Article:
I’m an engineer, not a lawyer, but my understanding of the dilemma we’re in is that many (possibly most?) countries in which we do business require us to ensure that certain content not be displayed (e.g. pro-Nazi content in Germany). We can’t review content manually: there’s too much of it. So we have software that does it, and sometimes (always) software has bugs.

    As a conservative, this can be a difficult place to work. But I will say one thing as an insider: the top people here genuinely are trying to balance the various forces that constrain what we can and cannot do. We’re big enough now that national justice systems are deeply interested in what we do. We have hundreds of millions – billions – of users. We’re simply not going to please everybody all of the time.

    I think part of the “solution” might be balkanizsation of the internet. There are  many ways in which doing this kind of business with repressive regimes can compromise our own freedoms. This is just the latest example.

    • #20
  21. Bartholomew Xerxes Ogilvie, Jr. Coolidge
    Bartholomew Xerxes Ogilvie, Jr.
    @BartholomewXerxesOgilvieJr

    Of course Google scans the content of you documents. The company’s entire business model is based on gathering as much information as they can so they can sell targeted advertising. I don’t think there’s anything inherently evil about that, as long as it’s clear that that’s what they’re doing, and Google has generally been very clear about what you’re agreeing to. Of course, it’s incumbent upon the user to pay attention to that stuff, and nobody reads “Terms of Service” documents.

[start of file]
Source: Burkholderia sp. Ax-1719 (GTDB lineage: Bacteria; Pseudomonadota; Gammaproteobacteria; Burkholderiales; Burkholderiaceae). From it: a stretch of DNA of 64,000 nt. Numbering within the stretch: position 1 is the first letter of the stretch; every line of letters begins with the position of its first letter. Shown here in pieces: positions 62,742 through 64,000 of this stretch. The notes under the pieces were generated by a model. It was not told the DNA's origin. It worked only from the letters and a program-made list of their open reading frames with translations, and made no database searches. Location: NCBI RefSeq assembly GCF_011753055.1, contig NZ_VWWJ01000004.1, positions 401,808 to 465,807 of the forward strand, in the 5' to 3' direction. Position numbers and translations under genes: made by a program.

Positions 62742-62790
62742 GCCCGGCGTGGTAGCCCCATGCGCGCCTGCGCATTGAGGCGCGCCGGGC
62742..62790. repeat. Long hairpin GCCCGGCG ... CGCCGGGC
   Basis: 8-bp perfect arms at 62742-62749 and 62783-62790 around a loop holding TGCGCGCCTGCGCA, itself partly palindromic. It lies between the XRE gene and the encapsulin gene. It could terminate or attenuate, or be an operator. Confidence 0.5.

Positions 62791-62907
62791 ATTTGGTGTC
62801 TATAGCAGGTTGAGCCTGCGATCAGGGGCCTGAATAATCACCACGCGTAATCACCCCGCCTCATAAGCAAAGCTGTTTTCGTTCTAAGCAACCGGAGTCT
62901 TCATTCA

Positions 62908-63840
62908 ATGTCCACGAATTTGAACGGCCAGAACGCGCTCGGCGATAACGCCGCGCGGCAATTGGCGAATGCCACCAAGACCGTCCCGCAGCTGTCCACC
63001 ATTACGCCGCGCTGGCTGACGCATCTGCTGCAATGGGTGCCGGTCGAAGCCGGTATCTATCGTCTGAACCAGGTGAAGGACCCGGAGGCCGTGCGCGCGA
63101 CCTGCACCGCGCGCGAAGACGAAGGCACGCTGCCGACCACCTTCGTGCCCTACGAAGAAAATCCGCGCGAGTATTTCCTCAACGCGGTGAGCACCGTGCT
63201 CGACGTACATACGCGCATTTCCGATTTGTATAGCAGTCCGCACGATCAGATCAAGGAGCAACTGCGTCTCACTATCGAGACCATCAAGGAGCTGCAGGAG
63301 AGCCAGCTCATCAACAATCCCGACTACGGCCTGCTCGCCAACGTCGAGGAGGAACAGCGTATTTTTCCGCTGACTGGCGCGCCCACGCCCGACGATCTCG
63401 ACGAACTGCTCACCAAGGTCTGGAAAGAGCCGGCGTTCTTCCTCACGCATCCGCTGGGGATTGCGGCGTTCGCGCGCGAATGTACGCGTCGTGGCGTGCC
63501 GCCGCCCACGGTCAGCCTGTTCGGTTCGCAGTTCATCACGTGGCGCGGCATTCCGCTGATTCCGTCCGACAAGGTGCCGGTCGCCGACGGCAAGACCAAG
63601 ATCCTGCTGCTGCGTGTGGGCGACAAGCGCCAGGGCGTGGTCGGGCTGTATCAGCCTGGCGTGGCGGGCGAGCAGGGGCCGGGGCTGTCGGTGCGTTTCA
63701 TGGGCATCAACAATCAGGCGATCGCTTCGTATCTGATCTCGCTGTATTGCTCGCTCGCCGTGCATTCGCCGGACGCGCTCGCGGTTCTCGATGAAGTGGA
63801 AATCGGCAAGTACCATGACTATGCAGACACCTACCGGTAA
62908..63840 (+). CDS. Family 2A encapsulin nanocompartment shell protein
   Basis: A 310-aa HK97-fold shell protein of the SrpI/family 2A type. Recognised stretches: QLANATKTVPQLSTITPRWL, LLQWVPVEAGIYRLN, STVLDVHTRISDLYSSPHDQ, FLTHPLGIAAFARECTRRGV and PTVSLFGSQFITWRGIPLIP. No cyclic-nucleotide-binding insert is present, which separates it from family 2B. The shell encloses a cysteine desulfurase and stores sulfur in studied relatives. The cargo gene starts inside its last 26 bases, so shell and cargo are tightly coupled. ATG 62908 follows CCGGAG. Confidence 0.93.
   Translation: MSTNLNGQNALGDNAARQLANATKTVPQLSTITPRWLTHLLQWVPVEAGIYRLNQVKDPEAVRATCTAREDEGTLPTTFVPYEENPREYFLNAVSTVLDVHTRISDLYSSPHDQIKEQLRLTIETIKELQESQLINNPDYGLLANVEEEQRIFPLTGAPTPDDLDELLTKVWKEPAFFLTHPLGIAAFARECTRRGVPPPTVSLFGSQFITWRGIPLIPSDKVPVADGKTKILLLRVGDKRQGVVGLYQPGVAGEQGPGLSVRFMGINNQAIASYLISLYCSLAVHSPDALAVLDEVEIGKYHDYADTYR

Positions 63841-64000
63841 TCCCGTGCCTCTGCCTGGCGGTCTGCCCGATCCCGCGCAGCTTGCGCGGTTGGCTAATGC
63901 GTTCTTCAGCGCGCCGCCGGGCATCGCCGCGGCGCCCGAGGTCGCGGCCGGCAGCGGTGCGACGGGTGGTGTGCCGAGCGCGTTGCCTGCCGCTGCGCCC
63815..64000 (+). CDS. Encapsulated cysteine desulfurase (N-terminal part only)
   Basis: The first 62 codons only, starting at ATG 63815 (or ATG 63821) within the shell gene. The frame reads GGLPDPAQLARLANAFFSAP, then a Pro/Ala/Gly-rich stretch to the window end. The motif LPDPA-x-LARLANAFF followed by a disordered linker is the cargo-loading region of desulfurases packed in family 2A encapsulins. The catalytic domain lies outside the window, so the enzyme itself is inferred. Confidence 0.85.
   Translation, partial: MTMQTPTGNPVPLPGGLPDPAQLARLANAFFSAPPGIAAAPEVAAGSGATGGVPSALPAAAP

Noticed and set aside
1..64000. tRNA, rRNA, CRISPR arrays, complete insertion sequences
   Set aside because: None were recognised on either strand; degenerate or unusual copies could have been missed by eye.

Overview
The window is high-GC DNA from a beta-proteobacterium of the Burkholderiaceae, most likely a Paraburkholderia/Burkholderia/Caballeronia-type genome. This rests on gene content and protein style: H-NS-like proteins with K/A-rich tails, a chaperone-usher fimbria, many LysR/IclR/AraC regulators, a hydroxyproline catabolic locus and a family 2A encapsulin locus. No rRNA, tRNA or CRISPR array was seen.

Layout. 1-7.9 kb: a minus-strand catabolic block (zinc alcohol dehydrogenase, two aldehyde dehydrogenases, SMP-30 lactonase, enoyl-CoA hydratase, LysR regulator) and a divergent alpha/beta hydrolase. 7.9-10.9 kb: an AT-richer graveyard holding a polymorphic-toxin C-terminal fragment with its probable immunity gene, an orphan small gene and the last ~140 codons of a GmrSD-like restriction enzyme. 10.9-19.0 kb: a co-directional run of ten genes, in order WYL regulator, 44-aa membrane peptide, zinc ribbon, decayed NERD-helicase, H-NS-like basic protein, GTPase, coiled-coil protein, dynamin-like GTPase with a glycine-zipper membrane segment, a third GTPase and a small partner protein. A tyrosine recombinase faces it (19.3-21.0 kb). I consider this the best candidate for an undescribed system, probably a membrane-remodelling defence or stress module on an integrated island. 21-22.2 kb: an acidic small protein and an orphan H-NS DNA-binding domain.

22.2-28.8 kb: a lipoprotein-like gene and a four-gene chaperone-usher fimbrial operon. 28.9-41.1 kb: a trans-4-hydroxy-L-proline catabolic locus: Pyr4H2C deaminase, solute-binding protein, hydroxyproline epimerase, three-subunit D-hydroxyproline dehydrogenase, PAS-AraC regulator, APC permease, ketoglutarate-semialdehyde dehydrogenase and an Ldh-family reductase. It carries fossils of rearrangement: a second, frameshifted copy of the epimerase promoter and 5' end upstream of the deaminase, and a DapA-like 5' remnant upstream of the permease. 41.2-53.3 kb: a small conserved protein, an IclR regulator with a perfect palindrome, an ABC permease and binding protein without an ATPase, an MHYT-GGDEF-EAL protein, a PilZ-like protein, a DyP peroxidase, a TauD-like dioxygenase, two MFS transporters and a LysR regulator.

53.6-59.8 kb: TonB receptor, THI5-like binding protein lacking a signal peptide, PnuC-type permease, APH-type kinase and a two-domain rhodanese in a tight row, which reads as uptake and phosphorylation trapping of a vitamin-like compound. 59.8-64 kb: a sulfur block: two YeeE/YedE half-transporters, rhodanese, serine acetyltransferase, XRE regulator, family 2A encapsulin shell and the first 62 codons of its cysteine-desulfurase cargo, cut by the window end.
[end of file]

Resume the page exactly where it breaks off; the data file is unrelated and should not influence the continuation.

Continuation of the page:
But yeah, everything you store on Google’s servers — e-mail, photos, documents, files in Google Drive — is subject to their data gathering. That doesn’t mean that humans are reading your stuff, but it does mean that it’s being scanned by automated processes, including algorithms that look for terms-of-service violations. Glitches are bound to happen.

    • #21
  22. Jules PA Inactive
    Jules PA
    @JulesPA

    James Jones (View Comment):
    Google engineer here – It’s worth clarifying the situation with Google Docs. No docs are being removed from the creator’s account. Apparently, some shared docs have had sharing restricted if some internal automatic classifier thought they contained “abusive” content. I’m not on the docs team and I don’t have details about what is considered “abusive”, but I do know that it would include things like links to malware sites.

    I’m an engineer, not a lawyer, but my understanding of the dilemma we’re in is that many (possibly most?) countries in which we do business require us to ensure that certain content not be displayed (e.g. pro-Nazi content in Germany). We can’t review content manually: there’s too much of it. So we have software that does it, and sometimes (always) software has bugs.